Gov. McMaster: 'Law enforcement is activated, on alert and ready’
COLUMBIA, S.C. (WCSC) - Gov. Henry McMaster said the South Carolina National Guard is on alert and will be available around the state as needed, including in Charleston and Columbia, to help prevent further violence.
McMaster said state, county and city law enforcement authorities are also on alert in response to protests Saturday across the state over the death of George Floyd, the man who died Monday in Minnesota. His death, following an arrest during which a white police officer was seen holding his knee on Floyd’s neck for some eight minutes, touched off violent protests in Minneapolis and other cities across the nation.
“We are determined to see it things level off here in South Carolina and we do not experience the tragedies that they’ve had in other places,” McMaster said at a Sunday afternoon news conference in West Columbia.
He said it remains to be seen whether a statewide curfew will be issued.
He said the state welcomes protests, people speaking their mind, and exercising their Constitutional rights of freedom of assembly, freedom of speech to peaceably assemble and express their concerns.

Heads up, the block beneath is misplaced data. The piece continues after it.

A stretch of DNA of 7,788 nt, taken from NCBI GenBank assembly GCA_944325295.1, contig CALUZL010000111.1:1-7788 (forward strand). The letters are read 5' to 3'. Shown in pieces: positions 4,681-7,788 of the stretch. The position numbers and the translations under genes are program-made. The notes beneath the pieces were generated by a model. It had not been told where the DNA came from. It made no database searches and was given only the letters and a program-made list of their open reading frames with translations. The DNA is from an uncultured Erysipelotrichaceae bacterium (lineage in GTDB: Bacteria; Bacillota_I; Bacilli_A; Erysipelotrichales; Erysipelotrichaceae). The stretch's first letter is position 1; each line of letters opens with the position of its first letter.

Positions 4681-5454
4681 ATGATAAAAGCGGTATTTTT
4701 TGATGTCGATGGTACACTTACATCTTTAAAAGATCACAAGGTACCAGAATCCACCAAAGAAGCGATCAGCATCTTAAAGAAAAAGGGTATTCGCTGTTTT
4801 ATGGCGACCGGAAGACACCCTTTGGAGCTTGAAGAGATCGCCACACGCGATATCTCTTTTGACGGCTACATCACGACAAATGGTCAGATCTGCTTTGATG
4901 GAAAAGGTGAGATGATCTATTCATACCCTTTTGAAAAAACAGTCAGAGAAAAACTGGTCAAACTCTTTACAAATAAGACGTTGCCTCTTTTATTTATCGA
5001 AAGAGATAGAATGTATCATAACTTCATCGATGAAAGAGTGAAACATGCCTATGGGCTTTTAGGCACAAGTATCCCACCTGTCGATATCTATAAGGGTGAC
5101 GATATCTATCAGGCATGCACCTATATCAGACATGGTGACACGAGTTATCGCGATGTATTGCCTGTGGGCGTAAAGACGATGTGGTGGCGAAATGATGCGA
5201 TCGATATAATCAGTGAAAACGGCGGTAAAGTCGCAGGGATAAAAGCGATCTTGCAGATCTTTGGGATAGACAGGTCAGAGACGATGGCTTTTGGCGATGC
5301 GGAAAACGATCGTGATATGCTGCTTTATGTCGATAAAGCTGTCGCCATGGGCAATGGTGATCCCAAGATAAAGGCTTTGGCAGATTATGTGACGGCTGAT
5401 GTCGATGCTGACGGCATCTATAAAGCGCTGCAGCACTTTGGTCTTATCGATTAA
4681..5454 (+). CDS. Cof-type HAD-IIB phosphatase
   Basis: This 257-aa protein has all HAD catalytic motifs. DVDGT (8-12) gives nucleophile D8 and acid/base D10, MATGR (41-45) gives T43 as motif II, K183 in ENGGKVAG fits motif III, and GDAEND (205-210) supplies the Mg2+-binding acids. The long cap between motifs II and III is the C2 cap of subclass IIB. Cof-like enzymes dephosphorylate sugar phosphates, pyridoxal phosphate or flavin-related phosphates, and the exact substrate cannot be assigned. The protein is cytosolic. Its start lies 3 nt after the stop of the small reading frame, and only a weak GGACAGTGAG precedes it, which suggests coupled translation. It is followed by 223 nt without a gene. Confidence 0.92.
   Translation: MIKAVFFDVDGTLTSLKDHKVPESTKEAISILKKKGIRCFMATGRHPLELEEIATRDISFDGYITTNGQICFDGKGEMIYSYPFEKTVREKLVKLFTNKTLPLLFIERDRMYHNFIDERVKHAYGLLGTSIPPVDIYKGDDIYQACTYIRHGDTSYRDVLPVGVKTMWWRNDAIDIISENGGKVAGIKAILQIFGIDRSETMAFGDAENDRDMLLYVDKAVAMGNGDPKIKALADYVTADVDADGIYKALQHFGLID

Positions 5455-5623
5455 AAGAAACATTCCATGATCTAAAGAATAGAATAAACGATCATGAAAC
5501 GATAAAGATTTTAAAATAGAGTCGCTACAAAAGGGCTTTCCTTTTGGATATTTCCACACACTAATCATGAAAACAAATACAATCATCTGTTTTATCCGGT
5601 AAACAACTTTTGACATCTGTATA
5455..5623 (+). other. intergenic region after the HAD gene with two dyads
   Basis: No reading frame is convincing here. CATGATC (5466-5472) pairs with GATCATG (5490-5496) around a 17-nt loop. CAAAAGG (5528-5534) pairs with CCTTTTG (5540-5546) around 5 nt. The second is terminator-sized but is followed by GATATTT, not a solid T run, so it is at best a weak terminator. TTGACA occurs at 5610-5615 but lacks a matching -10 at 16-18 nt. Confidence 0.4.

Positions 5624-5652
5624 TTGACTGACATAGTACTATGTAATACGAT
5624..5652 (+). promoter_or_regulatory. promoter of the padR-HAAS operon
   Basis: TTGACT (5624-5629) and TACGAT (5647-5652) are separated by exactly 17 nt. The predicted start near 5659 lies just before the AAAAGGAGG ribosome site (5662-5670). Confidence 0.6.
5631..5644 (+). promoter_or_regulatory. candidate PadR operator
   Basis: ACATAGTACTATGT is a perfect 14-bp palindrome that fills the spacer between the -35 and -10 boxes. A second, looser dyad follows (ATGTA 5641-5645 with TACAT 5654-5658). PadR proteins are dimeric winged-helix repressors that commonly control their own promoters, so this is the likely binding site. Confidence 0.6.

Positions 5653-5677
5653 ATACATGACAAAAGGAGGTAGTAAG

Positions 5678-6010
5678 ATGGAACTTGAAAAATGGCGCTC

“And we also we do not tolerate lawlessness and violence, and the destruction of property and harm to our people,” he said. “So, we are prepared.”
In Charleston, a peaceful protest Saturday afternoon transformed into rioting Saturday night with heavy damage reported to businesses in the Holy City.
“We’ll be delighted to have peaceful protests, anytime, anywhere, but not violence,” he said.
U.S. Sen. Tim Scott called Floyd’s death “a tragic incident,” but encouraged people in South Carolina to not allow that to “metastasize into tragedies.”
“As I watched the video for Minnesota, my heart broke. I felt anger. I felt fear as an African American who enjoys jogging and walking in and doing things out in society I wondered how things had changed,” Scott said.
But he said in the five years since the shooting deaths of motorist Walter Scott in North Charleston and nine parishioners at Mother Emanuel AME Church in downtown Charleston, things had changed.
“I will tell you that so much progress can be seen,” Scott said. “It is visible today in our state is one of the reasons why I have confidence in the law enforcement leaders of this state, because they listened. It’s one of the reasons why I have confidence of the leaders and communities of color in the state, because they, too, listened to each other. If we are going to make significant progress in the state and we are, it will happen because we all take a step back from how we feel.”
And we stop. And we listen.
This is a developing story. Check back for updates.
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